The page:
Sociocultural Influence on ELL Students: Identity & Learning Issues

Yolanda Reinoso Barzallo

Yolanda holds a CELTA Cambridge, a Juris Doctorate, and a Master of Public Administration. She is a published author of fiction in Spanish.

Expert Contributor
Lesley Chapel

Lesley has taught American and World History at the university level for the past seven years. She has a Master's degree in History.

Do you ever wonder if your ELL students struggle because of the sociocultural surrounding? This lesson discusses how this issue relates to ELL students' identity and creates learning challenges.

What Is Identity?

Aadila is an ELL student. She is Muslim and her parents, both Middle Eastern, reinforce at home the varied aspects of their culture. For instance, they make food that is traditional from the Middle East. They pray five times a day. They dress in traditional clothing styles. In short, their identity is clearly Middle Eastern. Identity is important for all of us because it is the set of characteristics and traditions that are part of the sociocultural environment where we belong, which differentiates us from other cultures.

In her ELL classes, Aadila learns many new things. For example, she recently learned about 'pulled pork,' a recipe mentioned in the chapter about imperatives in her ELL textbook. Aadila was a bit uncomfortable in class because pork is a forbidden food in her culture. Also, Aadila feels uncomfortable when certain traditions that she does not practice are presented, such as Halloween, Christmas, etc. In short, Aadila experiences a sociocultural dissonance. This means simply that the social and cultural aspects of the new culture where she lives clash with her sociocultural background.

Let's now examine how this relates to Aadila's study of English.

ELL Students' Sociocultural Learning Issues

Aadila's family definitely wants to adapt to the new culture where they live while they can keep their own customs and traditions at home. However, Aadila begins to unconsciously reject the sociocultural elements of the English language because she does not identify with them. Moreover, she feels that her identity is somewhat violated. Without knowing it, she begins to lag behind her peers in class and her performance in ELL classes is very low.

As an ELL teacher, you might have many students who begin to feel awkward when learning sociocultural aspects of the world attached to English language. Your ELL students very likely are not even aware of this issue. To understand how identity can feel affected, put yourself in your students' shoes. Imagine you go to a foreign country and then attend a class to learn the language of that country. You begin to learn about traditions and customs that are strange to you. You might feel suddenly lost, wondering who you really are and what you are doing in that foreign culture. Moreover, you might feel afraid to lose your identity and become someone else. If you feel like this, it is not difficult to begin to get academically behind others who feel excited about everything they are learning.

Addressing Sociocultural Learning Issues

If you now understand how sociocultural aspects of English affect the feelings your students have of their own identity, you can see why this can affect their academic performance in ELL classes. You may wonder what you can do.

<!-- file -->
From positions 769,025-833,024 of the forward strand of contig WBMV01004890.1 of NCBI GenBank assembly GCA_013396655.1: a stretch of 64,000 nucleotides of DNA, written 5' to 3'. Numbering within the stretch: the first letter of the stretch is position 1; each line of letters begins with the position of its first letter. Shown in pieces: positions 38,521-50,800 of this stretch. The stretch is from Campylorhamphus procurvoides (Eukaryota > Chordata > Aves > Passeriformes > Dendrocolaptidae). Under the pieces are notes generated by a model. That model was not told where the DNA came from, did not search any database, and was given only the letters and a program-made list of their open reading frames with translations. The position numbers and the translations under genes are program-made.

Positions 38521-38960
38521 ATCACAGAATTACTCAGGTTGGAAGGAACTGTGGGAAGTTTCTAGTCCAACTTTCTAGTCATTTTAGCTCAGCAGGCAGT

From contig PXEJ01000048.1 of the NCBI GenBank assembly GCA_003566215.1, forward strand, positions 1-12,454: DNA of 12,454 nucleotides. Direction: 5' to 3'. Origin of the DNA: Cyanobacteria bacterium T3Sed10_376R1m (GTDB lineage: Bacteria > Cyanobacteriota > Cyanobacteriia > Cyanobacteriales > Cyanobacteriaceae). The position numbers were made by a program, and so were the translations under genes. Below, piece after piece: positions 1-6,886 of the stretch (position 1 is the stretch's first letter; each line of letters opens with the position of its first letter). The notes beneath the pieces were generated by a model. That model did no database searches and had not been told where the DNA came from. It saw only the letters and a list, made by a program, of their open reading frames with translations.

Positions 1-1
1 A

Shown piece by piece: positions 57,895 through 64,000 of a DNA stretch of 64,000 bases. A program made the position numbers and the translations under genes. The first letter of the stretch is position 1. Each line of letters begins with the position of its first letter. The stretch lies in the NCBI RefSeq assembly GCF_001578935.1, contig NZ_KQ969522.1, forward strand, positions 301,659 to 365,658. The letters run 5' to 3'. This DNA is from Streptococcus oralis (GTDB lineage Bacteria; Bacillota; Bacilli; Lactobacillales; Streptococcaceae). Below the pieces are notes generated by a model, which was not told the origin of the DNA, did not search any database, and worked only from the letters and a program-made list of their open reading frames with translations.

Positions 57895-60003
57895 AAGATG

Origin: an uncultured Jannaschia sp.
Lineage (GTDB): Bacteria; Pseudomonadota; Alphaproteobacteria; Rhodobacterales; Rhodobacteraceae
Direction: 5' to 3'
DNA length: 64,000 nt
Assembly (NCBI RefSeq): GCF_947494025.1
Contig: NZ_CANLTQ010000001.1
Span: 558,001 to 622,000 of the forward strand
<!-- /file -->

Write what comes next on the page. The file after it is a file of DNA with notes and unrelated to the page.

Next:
Ideally, your students would discuss their feelings of confusion at home and their family members would encourage them to continue learning while reassuring that their own identity will not be lost. Again, this is the ideal situation. In Aadila's case, she does not discuss her feelings with her parents because she herself does not understand why she feels so lost.

Your approach as an ELL teacher is safe if you talk to your students about two basic facts. First, mention that sociocultural topics that are new to them are part of learning the English language. This way, your students understand that social and cultural topics are attached to the language itself. Second, tell your students that they will always be able to keep their own traditions regardless of how many new sociocultural aspects of a foreign culture they learn.

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Additional Activities

Prompts About Sociocultural Influence on ELL Students:

Scenario Prompt:

Write an essay that describes a scenario that may cause an ELL student to experience sociocultural dissonance.

Tip: Refer to the case of Aadila described in the lesson.

Essay Prompt 1:

In a paragraph or two, explain the role of identity in the ELL classroom.

Example: Learning about American traditions can cause students to feel like their own cultural traditions are somehow valued less, which then causes their performance in the ELL class to slip.

Essay Prompt 2:

Write an essay of approximately 3-4 paragraphs that explains why it is important for ELL teachers to be approachable and to foster a safe environment.

Example: You could note that ELL students often do not discuss their feelings about their ELL class with their parents.

Letter Prompt:

Pretend that you are a teacher and you want your students and their parents to find your ELL classroom to be safe, productive, and useful. Write a letter to your students' parents that expresses how you plan to address and prevent sociocultural dissonance in your classroom. (Assume that your students' parents all have access to a translator, so you do not have to worry about whether your letter is comprehensible or not.)

Example: You could explain that learning English will not in any way prevent your students from retaining their native cultural traditions and values.

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